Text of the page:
What is the world’s largest natural carbon sink? Wetlands. But what is the world’s largest carbon stock? The ocean. My adoration of wetland ecosystems is not hindered by the fact that oceans are a larger carbon stock, though. Wetlands still win at sequestering the largest amount of carbon per year in peat. We can detect this because of something called a “carbon sink”. Carbon sinks have net negative carbon emissions. On the opposite end, carbon sources have positive emissions.
Gases are leaving and entering systems like wetlands and forests all the time, but for a water body as big as the ocean you aren’t going to see massive changes in its carbon content (at least not in a short time period). Wetlands have the ability to form peat over thousands of years. Plants can perform photosynthesis (converting CO2 + H20 -> sugar + O2) on even shorter timescales- as little as a second. For example, this 1985 UK study measured canopy photosynthesis of Scots pines in eastern England to be 1.2 milligrams of CO2 per square meter per second!
Although leaves form fast and frequently, microbes that feed on decaying leaves will release CO2 back into the atmosphere over time. Peatlands can also release thousands of years of decayed organic plant matter in the form of CO2 or other gases when wildfires burn underground for days or even weeks. It is the longevity and abundance of plants that maintains a carbon sink. Just think of the Douglas fir, which can live to be twelve HUNDRED years old. Or the American Beech, which can live to be 400 (if someone doesn’t mow it down). How many hundreds of leaves would it live to have? How many seedlings would take root nearby and grow up to have hundreds of leaves too? Think about the thickness of the trunk and the height of the tree. Visualize the depth of the ugly bog that holds 12,000 years of organic matter, protected by its own anaerobic conditions that limit decomposition.
Respiration from humans and other animals, volcanoes…these are other natural sources of carbon dioxide. Finally, the far right of the carbon cycle diagram shows a not-so-natural part of the global carbon cycle.
These diagrams can get quite complex when you add in all the different fluxes and stocks that exist. Keeping everything in terms of carbon rather than CO2 can simplify things. It means less mass conversions and 1 less periodic element to deal with. However, to convert units into CO2 all you would need to do is use some simple stoichiometry. Click on that link if you want a lesson in molar conversions by Khan Academy- otherwise, press on.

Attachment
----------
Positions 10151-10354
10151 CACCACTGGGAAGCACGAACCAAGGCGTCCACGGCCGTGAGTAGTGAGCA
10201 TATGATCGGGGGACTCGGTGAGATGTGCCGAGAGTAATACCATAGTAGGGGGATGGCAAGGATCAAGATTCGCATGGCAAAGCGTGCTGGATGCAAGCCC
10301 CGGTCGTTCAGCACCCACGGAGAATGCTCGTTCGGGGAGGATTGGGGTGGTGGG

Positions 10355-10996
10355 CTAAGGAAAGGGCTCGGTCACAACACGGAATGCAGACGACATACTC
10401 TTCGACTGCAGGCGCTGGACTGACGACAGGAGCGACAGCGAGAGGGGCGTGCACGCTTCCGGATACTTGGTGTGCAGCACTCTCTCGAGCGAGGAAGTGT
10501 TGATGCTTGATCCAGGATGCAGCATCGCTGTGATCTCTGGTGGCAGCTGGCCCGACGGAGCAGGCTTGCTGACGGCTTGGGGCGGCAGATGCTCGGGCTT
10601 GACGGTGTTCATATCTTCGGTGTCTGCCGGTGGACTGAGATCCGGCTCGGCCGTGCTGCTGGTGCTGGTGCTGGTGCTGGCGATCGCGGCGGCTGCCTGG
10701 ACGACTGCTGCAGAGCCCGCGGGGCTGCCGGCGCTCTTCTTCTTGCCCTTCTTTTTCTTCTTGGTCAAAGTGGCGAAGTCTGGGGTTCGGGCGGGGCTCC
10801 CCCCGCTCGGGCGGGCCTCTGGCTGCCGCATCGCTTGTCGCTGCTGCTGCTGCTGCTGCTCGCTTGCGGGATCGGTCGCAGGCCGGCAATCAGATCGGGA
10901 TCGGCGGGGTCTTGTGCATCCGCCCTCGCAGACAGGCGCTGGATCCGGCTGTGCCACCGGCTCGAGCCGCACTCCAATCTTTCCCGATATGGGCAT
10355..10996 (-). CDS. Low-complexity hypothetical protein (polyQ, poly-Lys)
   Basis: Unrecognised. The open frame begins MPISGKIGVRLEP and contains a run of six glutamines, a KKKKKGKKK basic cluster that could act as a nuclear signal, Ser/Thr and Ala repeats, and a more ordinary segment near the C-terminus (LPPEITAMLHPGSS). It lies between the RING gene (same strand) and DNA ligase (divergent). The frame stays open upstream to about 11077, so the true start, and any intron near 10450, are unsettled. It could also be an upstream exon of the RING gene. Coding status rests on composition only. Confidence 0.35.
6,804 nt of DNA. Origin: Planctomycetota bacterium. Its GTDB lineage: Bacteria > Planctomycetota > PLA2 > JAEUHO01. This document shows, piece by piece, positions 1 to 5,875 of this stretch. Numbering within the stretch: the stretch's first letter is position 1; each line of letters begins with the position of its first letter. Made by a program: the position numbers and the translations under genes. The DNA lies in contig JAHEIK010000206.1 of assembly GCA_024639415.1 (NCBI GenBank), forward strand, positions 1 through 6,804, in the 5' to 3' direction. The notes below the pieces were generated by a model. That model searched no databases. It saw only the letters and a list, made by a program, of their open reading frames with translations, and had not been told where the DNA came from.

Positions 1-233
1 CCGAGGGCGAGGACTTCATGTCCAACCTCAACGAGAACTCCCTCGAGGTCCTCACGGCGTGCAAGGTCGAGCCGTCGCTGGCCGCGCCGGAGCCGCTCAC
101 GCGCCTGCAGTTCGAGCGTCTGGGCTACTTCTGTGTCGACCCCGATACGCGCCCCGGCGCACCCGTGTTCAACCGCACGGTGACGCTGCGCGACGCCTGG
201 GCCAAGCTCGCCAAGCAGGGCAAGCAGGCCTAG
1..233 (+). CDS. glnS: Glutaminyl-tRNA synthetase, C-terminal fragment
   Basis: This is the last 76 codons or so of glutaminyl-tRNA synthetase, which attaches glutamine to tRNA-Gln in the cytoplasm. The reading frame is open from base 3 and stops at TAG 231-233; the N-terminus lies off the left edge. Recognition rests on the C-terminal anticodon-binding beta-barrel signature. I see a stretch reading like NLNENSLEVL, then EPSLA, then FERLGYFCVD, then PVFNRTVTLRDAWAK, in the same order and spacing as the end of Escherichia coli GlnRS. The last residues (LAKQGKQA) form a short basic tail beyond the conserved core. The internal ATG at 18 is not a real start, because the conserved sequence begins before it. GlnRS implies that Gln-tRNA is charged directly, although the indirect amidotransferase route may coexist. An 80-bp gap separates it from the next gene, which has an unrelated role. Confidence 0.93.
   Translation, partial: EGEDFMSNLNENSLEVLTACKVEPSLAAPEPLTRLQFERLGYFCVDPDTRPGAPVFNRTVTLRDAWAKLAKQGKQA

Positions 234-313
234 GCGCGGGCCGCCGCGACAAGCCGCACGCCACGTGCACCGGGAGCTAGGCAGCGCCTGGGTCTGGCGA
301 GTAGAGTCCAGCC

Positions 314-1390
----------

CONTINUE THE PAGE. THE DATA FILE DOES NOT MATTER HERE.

If you were to add up all the global carbon sources, sinks, and stocks you would find that Earth naturally rids of 4 Gigatons of carbon each year. The current imbalance is because (1) anthropogenic emissions are overloading the system and (2) natural sinks like forests and wetlands have been & are being destroyed.
According to the National Wetland Condition Assessment performed by the EPA and released in 2011, wetlands can look healthy but actually not be functioning at full capacity. Scientists surveyed a variety of wetlands throughout the coterminous US. 48% percent of wetland area was found to be in good condition, 20% in fair condition, and 32% in poor condition. Wetland condition was determined by vegetation, soil, hydrology, water chemistry, algae, and buffer characteristics. The largest hindrances to wetland health were:
- Surface hardening from roads
- Vegetation removal/loss due to grazing, mowing, forest clearing (for timber or construction, I assume)
- Ditches being built through the wetland – this will alter the flow
- Invasive plant species
Ensuring that the wetlands we have are healthy will enable them to continue being a strong carbon sink in the global carbon cycle. Let people know why swamps are GOOD to have around. And let ME know if you have any other fun facts about the global carbon cycle in the comments!
First graphic was made by yours truly. Have a great night 🙂